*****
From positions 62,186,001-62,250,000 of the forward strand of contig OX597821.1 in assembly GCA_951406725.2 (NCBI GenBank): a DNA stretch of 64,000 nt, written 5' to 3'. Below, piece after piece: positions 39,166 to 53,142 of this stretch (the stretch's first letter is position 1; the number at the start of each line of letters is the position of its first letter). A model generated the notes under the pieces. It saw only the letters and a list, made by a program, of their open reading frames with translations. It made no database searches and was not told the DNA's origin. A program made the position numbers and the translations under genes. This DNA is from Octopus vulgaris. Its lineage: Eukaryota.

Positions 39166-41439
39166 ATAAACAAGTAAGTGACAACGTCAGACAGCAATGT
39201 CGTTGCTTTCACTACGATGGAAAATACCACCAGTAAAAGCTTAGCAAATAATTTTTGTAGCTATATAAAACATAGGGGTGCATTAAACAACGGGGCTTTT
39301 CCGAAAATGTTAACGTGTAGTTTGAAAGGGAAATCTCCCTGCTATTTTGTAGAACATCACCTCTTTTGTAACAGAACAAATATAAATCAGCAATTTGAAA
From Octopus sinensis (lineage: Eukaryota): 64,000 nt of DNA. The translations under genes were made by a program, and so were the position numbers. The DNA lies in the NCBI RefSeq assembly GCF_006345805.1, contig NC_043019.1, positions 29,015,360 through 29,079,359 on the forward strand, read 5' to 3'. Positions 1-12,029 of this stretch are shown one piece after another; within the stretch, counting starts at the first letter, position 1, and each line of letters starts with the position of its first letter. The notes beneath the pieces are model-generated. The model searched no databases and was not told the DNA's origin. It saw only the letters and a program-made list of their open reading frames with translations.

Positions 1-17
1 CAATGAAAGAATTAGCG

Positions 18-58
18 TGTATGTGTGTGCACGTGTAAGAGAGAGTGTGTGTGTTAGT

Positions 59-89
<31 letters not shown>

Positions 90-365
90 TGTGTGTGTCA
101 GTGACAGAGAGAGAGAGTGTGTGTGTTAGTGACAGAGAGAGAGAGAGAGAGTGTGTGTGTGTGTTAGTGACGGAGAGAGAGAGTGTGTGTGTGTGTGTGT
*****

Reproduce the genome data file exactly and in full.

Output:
From positions 62,186,001-62,250,000 of the forward strand of contig OX597821.1 in assembly GCA_951406725.2 (NCBI GenBank): a DNA stretch of 64,000 nt, written 5' to 3'. Below, piece after piece: positions 39,166 to 53,142 of this stretch (the stretch's first letter is position 1; the number at the start of each line of letters is the position of its first letter). A model generated the notes under the pieces. It saw only the letters and a list, made by a program, of their open reading frames with translations. It made no database searches and was not told the DNA's origin. A program made the position numbers and the translations under genes. This DNA is from Octopus vulgaris. Its lineage: Eukaryota.

Positions 39166-41439
39166 ATAAACAAGTAAGTGACAACGTCAGACAGCAATGT
39201 CGTTGCTTTCACTACGATGGAAAATACCACCAGTAAAAGCTTAGCAAATAATTTTTGTAGCTATATAAAACATAGGGGTGCATTAAACAACGGGGCTTTT
39301 CCGAAAATGTTAACGTGTAGTTTGAAAGGGAAATCTCCCTGCTATTTTGTAGAACATCACCTCTTTTGTAACAGAACAAATATAAATCAGCAATTTGAAA
From Octopus sinensis (lineage: Eukaryota): 64,000 nt of DNA. The translations under genes were made by a program, and so were the position numbers. The DNA lies in the NCBI RefSeq assembly GCF_006345805.1, contig NC_043019.1, positions 29,015,360 through 29,079,359 on the forward strand, read 5' to 3'. Positions 1-12,029 of this stretch are shown one piece after another; within the stretch, counting starts at the first letter, position 1, and each line of letters starts with the position of its first letter. The notes beneath the pieces are model-generated. The model searched no databases and was not told the DNA's origin. It saw only the letters and a program-made list of their open reading frames with translations.

Positions 1-17
1 CAATGAAAGAATTAGCG

Positions 18-58
18 TGTATGTGTGTGCACGTGTAAGAGAGAGTGTGTGTGTTAGT

Positions 59-89
<31 letters not shown>

Positions 90-365
90 TGTGTGTGTCA
101 GTGACAGAGAGAGAGAGTGTGTGTGTTAGTGACAGAGAGAGAGAGAGAGAGTGTGTGTGTGTGTTAGTGACGGAGAGAGAGAGTGTGTGTGTGTGTGTGT